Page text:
Albion Monitor /News

Bear Lincoln Interview

by Nicholas Wilson

on "Bear" Lincoln Case

report on this story

UKIAH, CA -- Immediately after Judge John J. Golden lifted a total gag order September 30, Bear Lincoln was interviewed on the courthouse steps by Monitor reporter Nicholas Wilson, Anderson Valley Advertiser reporter Mark Heimann, and Ukiah Daily Journal reporter Dan McKee.

Q: How did you feel during the trial as it went along; how did you think it was going?

Lincoln: Every day I counted a victory for the defense, even when the prosecution was putting on their case. I was really confident all the way through. I really weighed the whole situation before I turned myself in what kind of case there was.

Q: You mean you had enough confidence in the legal system to feel you would get a fair trial?

Lincoln: Well, no, I didn't, actually, I didn't have much confidence in it at all. But I knew Tony Serra, and when I heard he was offering his services, then I started considering turning myself in. But before, as far as having any confidence in the sheriff's department and all, I wouldn't even discuss surrendering.

Q: You mean based on your own previous personal experience?

Lincoln: Yeah. I didn't even want to think about that; it's not up for discussion.

Q: Is that based on what you think of how they would treat just anybody off the street, or Native Americans in particular?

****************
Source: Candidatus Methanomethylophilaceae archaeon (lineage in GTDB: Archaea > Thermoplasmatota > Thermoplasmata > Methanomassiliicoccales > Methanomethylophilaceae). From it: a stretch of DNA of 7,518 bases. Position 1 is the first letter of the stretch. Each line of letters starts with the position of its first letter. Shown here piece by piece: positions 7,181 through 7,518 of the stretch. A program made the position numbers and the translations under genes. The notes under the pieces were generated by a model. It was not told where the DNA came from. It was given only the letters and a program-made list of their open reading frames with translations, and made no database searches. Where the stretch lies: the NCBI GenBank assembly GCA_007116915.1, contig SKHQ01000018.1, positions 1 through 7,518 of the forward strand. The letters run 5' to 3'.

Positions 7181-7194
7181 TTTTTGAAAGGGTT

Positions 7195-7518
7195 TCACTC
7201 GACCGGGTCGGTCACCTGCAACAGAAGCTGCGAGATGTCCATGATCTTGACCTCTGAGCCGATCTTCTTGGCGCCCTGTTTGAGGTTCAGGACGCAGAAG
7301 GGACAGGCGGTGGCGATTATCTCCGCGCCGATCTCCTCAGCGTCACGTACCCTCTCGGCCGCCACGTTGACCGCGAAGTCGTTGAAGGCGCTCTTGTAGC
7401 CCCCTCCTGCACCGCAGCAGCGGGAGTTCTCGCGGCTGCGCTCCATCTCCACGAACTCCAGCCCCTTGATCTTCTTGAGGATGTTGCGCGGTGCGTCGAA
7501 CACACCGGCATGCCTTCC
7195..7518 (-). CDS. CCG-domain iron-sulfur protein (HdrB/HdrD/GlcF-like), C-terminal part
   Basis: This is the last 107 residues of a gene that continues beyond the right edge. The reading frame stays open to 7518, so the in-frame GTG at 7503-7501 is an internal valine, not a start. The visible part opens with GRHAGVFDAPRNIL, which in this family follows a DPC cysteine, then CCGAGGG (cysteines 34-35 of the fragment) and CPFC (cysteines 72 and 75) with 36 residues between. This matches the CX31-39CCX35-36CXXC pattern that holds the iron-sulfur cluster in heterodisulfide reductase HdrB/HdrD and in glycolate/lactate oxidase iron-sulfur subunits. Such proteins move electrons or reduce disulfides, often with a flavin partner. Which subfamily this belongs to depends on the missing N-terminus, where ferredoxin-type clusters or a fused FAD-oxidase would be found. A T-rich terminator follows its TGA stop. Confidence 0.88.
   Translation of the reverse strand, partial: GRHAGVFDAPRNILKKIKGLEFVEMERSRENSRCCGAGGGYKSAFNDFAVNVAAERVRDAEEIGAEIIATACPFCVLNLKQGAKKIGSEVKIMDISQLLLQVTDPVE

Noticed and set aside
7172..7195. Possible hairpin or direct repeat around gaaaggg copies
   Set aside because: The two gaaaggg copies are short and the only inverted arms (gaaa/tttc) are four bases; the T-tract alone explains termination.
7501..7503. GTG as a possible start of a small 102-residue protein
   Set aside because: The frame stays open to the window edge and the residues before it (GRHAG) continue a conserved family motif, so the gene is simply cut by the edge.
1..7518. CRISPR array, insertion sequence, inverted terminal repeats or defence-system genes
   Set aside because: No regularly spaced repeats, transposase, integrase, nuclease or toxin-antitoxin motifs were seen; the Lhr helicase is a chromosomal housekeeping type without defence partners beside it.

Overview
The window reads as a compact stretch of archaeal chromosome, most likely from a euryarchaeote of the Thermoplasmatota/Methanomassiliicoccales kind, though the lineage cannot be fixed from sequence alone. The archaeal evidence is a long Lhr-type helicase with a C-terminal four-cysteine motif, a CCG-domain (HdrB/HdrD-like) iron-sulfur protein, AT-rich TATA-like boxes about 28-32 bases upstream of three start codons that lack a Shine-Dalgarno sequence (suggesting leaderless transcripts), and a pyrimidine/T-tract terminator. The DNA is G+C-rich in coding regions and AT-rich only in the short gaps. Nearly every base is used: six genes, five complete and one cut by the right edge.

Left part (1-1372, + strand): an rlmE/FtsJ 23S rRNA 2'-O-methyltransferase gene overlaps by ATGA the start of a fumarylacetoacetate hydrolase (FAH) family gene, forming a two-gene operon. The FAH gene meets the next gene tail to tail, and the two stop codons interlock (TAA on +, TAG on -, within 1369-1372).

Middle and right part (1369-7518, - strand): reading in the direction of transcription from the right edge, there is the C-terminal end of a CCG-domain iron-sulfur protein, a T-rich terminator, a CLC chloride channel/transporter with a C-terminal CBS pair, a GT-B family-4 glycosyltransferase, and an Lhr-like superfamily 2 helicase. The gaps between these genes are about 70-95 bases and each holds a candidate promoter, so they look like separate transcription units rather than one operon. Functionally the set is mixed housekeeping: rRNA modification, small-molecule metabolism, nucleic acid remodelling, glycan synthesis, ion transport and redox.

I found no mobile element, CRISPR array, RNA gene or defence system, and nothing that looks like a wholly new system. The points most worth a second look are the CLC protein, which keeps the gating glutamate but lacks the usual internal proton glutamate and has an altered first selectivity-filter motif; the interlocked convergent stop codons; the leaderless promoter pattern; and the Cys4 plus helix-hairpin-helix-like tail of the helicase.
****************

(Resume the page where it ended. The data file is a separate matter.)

Lincoln: Particularly regarding me and why they were looking for me. I mean they would have just shot me on sight, and there's no doubt about that. I'd be a fool not to think that.

Q: How many jury tampering attempts were there that came out?

A: Well, the last one was the juror whose wife was arrested in Willits, and the prosecution tried to get him off the jury, which took place in a closed session. Before that the first one was deputy VanCamp telling the potential juror that I had confessed. Then there was the woman and two kids who approached the woman juror outside and said things in front of her. They tried to remove the same juror by saying she cried at the wrong time during the trial. There was one of the alternates whose co-worker called up the investigator for the prosecution and said she had talked to her about the case. That makes five attempts to influence the jury that I know of.

Q: How did you take deputy Al Tripp approaching you when you got out of jail?

Lincoln: I took that as a death threat. I didn't get to hear everything he said, but seeing him and his condition... For a second, I thought he might pull a gun out right then.

Q: Do you know anything about a 1973 shooting in which Tripp killed an Indian man?

Lincoln: Yeah, I remember it. His name was Glenn Willis. He was the great uncle of a young man who has come to court quite a bit. His relatives were eyewitnesses.

Q: What about the guy in jail from Round Valley that you wrote in a letter to the editor about being drugged while in custody?

Lincoln: That all really happened. David Valley was drugged; he was slobbering from both sides of his mouth when I came back that evening from court. He was locked down. It was 90 degrees in there but he had a blanket wrapped around him, and he was real paranoid and hallucinating a lot, just like somebody on real heavy drugs. He said they had wires in the walls and they were listening to him and watching him, and stuff like that. I was just talking to the guy that morning and the day before, and we were just walking around and talking about the case, just like us here. But when I came back from court he was just not the same guy, you know, he was just gone. I'm surprised he recognized me he was so far gone.